Her department began preparing its COVID-19 response shortly after the first cases were diagnosed in Wuhan and began rolling out protective measures early, she said, but struggled until early March to obtain a functional testing kit. The first kit they received contained two testing reagents that did not work.

Health officials continue to struggle with shortages of tests and personal protective equipment, according to Acton. She repeated DeWine's plea that people not seek testing unless they have cause for serious concern. Because no COVID-19-specific medication yet exists and 80% of patients can expect to recover, most cases will not require treatment more intensive than "a very bad flu."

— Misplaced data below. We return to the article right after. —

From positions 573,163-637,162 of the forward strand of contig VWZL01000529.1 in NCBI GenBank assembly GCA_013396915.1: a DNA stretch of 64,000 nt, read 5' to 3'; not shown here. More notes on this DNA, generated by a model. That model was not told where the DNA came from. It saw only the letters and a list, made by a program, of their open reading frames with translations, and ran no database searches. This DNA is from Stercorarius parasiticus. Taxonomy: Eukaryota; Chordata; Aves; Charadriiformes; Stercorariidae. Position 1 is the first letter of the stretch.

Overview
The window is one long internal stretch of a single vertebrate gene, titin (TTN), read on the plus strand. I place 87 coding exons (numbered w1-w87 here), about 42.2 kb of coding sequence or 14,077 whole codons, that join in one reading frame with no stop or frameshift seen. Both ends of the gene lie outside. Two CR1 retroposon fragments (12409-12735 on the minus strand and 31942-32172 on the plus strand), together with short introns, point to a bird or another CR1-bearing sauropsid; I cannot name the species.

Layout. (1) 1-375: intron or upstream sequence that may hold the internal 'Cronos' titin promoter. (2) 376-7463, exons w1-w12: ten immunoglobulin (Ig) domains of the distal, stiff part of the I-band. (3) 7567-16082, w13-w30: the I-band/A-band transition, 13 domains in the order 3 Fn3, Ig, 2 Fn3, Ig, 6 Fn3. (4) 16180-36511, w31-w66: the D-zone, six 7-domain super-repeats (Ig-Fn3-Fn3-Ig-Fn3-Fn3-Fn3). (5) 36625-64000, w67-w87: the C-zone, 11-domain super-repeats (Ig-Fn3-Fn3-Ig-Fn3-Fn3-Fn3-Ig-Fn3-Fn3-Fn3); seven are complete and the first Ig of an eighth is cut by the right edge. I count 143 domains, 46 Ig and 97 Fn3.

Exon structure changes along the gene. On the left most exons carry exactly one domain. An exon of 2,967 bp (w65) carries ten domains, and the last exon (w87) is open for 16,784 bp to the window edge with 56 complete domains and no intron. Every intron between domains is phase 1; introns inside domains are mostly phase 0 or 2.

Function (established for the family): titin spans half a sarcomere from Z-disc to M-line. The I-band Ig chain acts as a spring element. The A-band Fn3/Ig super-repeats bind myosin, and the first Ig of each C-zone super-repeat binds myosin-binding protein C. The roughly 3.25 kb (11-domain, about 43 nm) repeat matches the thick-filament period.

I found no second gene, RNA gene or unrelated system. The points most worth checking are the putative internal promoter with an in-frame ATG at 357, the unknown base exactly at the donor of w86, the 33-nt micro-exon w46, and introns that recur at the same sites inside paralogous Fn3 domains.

Acton said the best thing most people, sick or not, can do is stay home.

“We will get to the other side of this, and we will stick with you every step of the way and give you guidance," she said. "We will come to you every day and talk you through what is ahead, and we will do this together.”
Find more coronavirus/COVID-19 hotlines and resources below:

Ohio

  • Department of Health COVID-19 hotline: 833-4-ASK-ODH, Cincinnati's Health Department hotline: 513-357-7462
  • See ODH’s COVID-19 resources here.

Kentucky

  • State COVID-19 hotline: 1-800-722-5725
  • See the Cabinet for Health and Family Services coronavirus resource site here.

Indiana

What is coronavirus, COVID-19?

According to the World Health Organization, coronaviruses are "a large family of viruses that cause illness ranging from the common cold to more severe diseases such as Middle East Respiratory Syndrome (MERS-CoV) and Severe Acute Respiratory Syndrome (SARS-CoV).